Increasingly, I think there is a need to reform the way parties operate in our democracy - dare I say it - regulate them to ensure they adhere to their manifesto, that policy reversals require some form of public approval, that they are held more accountable for their legislation than a five year vote.

James Stephenson said...

That pretty much mirrors my own decision on the instructions to send with my proxy vote.

As a pom immigrant to NZ (I married a Kiwi so maybe more of an import than an immigrant...?) I'm really enjoying your perspective on the UK race.

FAIRFACTS MEDIA said...

I understand your pain and anguish too.
I am a naturally Thatcherite Conservative and I am unhappy at the Lib-Dem lite policies Cameron has imposed on the party including that lefty green ecofascism.
Bringing in Obama advisers and Saul Alinsky's community advisor policies is not good either.
I read Christopher Hitchen's piece in the Mail on Sunday after my parents ringing from Yorkshire told me about it.
I too would be torn between who is the best to get rid of Gordon brown and voting for what I believe in.
I did that Daily Telegraph test and found a 72% match with the BNP, a 68% match with UKIP and only a 49% match with the Tories.
I may have changed a little over the years, but my party has obviously left me.
I could not vote BNP and would probably feel at home in UKIP if Cameron retailns his grip on the UK Tories.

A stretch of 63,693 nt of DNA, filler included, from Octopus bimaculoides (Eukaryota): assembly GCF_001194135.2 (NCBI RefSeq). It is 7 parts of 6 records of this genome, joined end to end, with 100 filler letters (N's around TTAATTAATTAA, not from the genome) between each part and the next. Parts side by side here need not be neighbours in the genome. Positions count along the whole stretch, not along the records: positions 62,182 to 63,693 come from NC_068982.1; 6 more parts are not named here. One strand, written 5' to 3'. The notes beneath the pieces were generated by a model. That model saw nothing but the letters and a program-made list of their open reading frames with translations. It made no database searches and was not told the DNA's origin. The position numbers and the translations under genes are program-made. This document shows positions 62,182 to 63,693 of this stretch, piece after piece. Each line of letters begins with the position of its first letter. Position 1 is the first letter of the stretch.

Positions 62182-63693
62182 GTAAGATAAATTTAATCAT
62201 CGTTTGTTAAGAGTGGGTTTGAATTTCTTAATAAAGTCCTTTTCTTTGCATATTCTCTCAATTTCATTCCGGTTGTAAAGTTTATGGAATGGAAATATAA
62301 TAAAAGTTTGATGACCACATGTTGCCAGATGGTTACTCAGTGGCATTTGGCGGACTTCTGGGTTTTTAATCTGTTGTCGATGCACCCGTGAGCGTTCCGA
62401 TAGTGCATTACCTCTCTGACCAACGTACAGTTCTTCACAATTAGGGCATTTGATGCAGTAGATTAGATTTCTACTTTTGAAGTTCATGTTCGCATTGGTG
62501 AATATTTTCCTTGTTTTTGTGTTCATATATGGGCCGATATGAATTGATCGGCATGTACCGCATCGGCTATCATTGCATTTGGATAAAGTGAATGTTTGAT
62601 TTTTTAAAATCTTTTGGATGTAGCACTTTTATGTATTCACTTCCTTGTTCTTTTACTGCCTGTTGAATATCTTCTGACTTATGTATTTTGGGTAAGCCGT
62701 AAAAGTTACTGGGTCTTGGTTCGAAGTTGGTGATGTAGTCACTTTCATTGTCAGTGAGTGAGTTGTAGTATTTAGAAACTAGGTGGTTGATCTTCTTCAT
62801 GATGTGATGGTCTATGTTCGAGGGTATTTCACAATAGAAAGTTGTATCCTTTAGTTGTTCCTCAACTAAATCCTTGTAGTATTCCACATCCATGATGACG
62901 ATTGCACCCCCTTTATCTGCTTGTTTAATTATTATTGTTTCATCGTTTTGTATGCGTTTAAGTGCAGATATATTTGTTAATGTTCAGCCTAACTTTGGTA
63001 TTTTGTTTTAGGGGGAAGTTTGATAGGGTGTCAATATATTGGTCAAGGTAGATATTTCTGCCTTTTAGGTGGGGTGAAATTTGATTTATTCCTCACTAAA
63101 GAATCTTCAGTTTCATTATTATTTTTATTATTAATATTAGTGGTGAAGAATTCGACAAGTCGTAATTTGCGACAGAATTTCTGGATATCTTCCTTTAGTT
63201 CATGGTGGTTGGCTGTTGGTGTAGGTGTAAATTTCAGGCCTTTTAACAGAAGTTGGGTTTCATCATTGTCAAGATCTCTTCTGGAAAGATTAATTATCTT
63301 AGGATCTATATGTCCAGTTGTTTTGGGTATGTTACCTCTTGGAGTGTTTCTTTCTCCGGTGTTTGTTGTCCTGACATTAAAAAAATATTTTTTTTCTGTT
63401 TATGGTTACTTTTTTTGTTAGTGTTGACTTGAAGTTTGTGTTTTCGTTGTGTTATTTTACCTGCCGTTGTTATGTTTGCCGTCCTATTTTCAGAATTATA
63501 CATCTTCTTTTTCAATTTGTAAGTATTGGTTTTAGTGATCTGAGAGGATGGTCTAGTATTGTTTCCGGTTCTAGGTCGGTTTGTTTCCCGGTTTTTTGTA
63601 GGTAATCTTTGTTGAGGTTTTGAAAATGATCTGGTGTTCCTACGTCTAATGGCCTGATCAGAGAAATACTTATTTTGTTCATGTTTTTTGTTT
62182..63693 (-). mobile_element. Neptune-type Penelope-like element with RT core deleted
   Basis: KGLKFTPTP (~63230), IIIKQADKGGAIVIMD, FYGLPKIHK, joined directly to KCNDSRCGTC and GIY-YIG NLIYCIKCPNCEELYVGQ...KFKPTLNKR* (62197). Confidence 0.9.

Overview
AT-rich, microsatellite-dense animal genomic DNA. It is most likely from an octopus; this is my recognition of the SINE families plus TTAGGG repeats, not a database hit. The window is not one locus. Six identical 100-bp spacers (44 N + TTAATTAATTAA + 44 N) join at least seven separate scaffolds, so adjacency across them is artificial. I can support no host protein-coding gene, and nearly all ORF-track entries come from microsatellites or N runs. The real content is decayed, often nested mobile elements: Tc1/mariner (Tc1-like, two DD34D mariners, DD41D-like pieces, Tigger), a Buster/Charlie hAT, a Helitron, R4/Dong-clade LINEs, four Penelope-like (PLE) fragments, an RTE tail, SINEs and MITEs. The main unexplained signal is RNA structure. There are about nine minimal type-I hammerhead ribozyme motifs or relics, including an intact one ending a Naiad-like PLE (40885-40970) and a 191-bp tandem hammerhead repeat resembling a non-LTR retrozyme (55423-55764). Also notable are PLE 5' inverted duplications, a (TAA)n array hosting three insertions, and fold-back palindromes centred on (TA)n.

Who would I actually vote for would probably be down to the candidate if I was back in the UK.
Should Cameron fail to get a majority, I expect some interesting times for the UK Tories in the months ahead.
He has certainly blown a huge 20%-plus lead.
But who would take over?

Anonymous said...

I predict that no libertarian candidate will get his or her deposit back. Ian

Nick said...

To my UK freinds - a general election is upon us again. My proxy vote is in place and they will vote the same way that I have voted in every election since 1987 (I hope!). Be very afraid - a right wing government was elected in NZ 18 months ago, adult education classess have been dessimated, tax cuts for the rich and VAT is going up. All government fees and charges have shot up. A change in the voting
system is desperately needed in the UK - in all the years I have voted I
have never helped elect an MP because I have never lived in a
constituency where my vote would count. In NZ my vote counts (we have a
proportional system), I may not always be in the majority but my vote
is exactly equal to every other.

Good luck I will be glued to my
computer Friday. I might even follow your blogs Scott - just for fun you understand.